There could be ghosts inhabiting abandoned floors above the Yankee Tavern. And the story of its previous owner who may have killed himself could add to the gloom and a sense of mystery.  As the door swings open, you peer into the narrow confines of a place where conversation ranges far and wide regarding the awful event not far away on the sidewalks of New York. 9/11 is the main topic. Conspiracy is the theme that dominates center stage.

You needn’t be frightened. This is no Halloween-time gruesome trick- or- treat confrontation. It’s the  play Yankee Tavern by Steven Dietz, interpreted by four Circle Theatre actors, ably conveying the fundamentals of the people they portray, articulating well Dietz’s explorations of the theme.  

As the talk proliferates, more and more dwells on what may have happened under a dark cover of secrecy behind that never-to-be-forgotten American tragedy. Conversations meander as each of four persons seeks to know more. Convoluted ideas emerge; the main thrust of what transpires during 90 minutes. Questions provoke questions.  Disappointingly, Dietz takes no stand. He doesn’t imply that such believers are fools. He also doesn’t do anything to underscore their theories. He certainly lays out a lot of them. Maybe he concurs. Maybe he just wants us to ponder them. He leaves it for you to decide. If you can follow. Not an easy task. Nor one you might think worth the bother, given that these four characters seem as shadowy as their beliefs. That could be the directing. That could be the playing.  

Adam oversees the soon-to-be demolished bar. He’s a writer about politics and, evidently, has murky connections to someone behind the power scenes in Washington. His fiancée, Janet, (the program book incorrectly says she’s his wife) knows something about his background, yet still has secrets to discover. Ray, an older man who’s been inhabiting dilapidated quarters upstairs, has become obsessed with what he concludes actually occurred in now-mythological events in recent American history. He and visiting stranger Palmer mind-meld about 9/11, each seeming to know more than what most of the public has come to accept. Palmer, whose first name we never know…scary, huh?…also has secrets and appears to know others including some of Adam’s. This could be sinister. But not in this interpretation.  

Ryle Smith directed and keeps the pace moving well. He also plays Adam with much insouciant charm without suggesting the more interesting hidden side of his life. David Sindelar’s version of  Ray bubbles with likeable vitality. Opening night, though, he hadn’t found a way to overshadow Ray’s insignificant part in the little action taking place, not that Dietz made it easy. The equally underdeveloped Janet is given solid sincerity by Rose Glock. She too has a major task to develop the role more meaningfully. Kevin Barratt’s Palmer keeps him more matter-of-fact than sinister, a choice which diminishes him becoming the most interesting person of the four. In short, this play needs a stronger and more distinctive cast for it to work best.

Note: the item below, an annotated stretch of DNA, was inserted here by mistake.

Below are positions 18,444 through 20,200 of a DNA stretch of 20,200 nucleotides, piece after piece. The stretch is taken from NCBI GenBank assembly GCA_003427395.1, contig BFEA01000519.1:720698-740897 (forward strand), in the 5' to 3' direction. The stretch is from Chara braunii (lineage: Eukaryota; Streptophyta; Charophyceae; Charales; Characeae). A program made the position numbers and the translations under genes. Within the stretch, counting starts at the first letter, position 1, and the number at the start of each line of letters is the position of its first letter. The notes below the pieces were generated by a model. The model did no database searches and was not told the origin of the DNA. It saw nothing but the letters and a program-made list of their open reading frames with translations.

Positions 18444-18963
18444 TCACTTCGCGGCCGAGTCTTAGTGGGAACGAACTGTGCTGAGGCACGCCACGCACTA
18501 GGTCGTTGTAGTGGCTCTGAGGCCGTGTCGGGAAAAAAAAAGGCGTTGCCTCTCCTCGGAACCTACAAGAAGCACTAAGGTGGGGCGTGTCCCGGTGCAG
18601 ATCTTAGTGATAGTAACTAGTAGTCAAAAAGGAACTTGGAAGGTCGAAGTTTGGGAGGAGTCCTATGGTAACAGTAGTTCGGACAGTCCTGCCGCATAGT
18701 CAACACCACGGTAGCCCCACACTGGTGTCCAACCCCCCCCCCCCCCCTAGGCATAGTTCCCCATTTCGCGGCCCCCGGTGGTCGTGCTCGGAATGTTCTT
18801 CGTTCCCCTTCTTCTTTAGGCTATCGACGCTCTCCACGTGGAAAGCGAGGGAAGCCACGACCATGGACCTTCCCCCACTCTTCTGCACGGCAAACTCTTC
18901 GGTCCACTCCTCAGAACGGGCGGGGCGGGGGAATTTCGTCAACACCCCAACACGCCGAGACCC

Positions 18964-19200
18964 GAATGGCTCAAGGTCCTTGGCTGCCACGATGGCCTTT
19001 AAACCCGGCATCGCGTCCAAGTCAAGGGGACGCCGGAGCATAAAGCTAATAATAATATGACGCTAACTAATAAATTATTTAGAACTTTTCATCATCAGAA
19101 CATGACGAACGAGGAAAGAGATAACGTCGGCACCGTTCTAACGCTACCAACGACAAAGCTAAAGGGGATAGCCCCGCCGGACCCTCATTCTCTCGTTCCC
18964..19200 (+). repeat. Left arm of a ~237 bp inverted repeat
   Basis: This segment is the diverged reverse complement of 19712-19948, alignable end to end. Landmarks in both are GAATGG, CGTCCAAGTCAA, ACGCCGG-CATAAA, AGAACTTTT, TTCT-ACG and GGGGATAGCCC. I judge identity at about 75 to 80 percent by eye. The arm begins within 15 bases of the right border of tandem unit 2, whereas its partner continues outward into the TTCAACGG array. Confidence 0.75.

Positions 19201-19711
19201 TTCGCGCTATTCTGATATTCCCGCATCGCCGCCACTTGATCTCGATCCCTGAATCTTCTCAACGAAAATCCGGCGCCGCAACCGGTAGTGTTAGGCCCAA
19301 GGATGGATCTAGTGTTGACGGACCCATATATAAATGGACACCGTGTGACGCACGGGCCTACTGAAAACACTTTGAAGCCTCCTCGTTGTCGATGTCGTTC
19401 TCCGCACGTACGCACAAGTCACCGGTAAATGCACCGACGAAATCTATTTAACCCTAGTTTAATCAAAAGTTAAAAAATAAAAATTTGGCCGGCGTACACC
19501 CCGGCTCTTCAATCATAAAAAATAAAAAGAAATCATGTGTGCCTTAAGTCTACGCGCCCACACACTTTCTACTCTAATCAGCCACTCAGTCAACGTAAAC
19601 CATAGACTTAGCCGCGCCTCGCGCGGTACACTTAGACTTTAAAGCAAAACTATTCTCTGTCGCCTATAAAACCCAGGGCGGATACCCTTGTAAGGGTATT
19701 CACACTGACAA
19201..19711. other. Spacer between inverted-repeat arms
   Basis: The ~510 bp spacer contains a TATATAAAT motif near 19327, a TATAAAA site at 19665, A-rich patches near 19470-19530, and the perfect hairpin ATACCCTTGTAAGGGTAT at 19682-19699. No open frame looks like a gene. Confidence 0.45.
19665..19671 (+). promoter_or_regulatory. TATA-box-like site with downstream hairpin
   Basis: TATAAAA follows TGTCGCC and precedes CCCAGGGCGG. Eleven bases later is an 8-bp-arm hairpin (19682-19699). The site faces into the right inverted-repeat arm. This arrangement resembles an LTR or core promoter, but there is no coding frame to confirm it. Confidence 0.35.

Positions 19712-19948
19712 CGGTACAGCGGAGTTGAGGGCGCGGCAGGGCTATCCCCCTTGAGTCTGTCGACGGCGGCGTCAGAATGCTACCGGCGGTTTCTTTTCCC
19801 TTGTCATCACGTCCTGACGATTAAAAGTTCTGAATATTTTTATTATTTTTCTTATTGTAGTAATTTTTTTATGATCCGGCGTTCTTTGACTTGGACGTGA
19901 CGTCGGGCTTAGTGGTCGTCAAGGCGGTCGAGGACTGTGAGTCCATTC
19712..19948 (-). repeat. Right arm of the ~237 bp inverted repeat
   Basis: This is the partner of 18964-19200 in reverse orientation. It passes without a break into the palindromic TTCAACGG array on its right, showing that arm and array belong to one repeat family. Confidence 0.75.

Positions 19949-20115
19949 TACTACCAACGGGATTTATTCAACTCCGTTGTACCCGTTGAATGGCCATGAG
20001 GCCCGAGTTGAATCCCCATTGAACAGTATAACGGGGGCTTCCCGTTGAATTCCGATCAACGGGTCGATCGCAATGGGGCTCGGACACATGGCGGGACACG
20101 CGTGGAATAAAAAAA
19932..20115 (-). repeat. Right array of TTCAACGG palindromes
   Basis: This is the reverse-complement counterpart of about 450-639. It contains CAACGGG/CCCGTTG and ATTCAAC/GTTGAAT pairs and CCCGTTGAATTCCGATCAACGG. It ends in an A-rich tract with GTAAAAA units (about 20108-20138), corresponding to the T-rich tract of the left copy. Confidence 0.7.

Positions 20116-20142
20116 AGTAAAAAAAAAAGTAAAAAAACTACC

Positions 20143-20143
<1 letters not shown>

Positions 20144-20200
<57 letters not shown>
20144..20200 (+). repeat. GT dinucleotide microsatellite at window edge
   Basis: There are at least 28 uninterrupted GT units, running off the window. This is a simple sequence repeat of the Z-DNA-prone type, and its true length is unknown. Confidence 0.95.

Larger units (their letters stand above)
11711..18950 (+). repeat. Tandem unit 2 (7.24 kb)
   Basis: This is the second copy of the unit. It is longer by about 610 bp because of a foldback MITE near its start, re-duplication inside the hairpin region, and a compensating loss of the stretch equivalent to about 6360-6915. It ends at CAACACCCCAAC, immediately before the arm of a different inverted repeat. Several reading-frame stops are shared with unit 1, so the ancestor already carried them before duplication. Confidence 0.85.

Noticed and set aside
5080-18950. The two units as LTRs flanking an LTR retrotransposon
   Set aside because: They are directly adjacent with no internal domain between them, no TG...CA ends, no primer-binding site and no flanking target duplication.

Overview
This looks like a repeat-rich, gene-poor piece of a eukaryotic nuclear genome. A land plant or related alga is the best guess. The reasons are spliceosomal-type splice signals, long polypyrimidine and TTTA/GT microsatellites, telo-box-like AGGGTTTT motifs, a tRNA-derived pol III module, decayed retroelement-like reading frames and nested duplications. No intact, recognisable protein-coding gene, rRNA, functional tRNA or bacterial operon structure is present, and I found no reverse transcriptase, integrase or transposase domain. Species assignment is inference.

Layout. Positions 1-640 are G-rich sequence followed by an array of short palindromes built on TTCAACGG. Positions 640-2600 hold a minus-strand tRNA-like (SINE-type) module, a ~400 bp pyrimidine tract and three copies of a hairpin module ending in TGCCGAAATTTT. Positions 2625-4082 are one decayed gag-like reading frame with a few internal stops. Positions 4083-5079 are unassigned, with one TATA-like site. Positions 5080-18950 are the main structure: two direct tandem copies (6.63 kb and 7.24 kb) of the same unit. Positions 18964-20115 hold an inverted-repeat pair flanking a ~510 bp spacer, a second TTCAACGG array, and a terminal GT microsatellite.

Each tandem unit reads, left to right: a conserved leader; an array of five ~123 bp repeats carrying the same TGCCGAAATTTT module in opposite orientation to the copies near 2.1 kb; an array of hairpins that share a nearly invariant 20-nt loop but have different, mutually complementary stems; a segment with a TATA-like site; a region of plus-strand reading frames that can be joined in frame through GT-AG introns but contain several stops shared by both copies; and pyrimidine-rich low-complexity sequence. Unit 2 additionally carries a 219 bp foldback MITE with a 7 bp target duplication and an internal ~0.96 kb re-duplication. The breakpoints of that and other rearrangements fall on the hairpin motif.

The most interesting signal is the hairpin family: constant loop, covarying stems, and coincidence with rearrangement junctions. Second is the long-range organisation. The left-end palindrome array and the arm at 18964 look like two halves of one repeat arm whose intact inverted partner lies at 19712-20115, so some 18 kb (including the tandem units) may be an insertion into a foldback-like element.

The performance is in a commons room at First United Methodist Church. A small kitchen and some space in front of it serves as the bar. Due to the minimal set decoration, which could make it more bar-like, you may have to suspend disbelief. However, disbelief is at the core of what this is all about. You could give the conspiracy theories credence. Certainly the actors show that they believe who they portray and deliver the dialogue with conviction. They need to go deeper.    

Dietz, without doubt, is a major American playwright. His thirty-plus plays have been produced across the U.S including Off-Broadway, as well as in Japan, Germany, France, Sweden, Russia, Argentina, Greece and South Africa. Dracula from 1996, recently exceptionally directed at UNO, is one of his much-produced scripts ones as is this one. His writing was Pulitzer-nominated for Last of the Boys and he won the Edgar Award for Sherlock Holmes: The Final

Yankee Tavern continues through Oct 31 at  First United Methodist Church, 7020 Cass Street. Fri.  Sat. 8 p.m. Tickets: $10-$15.

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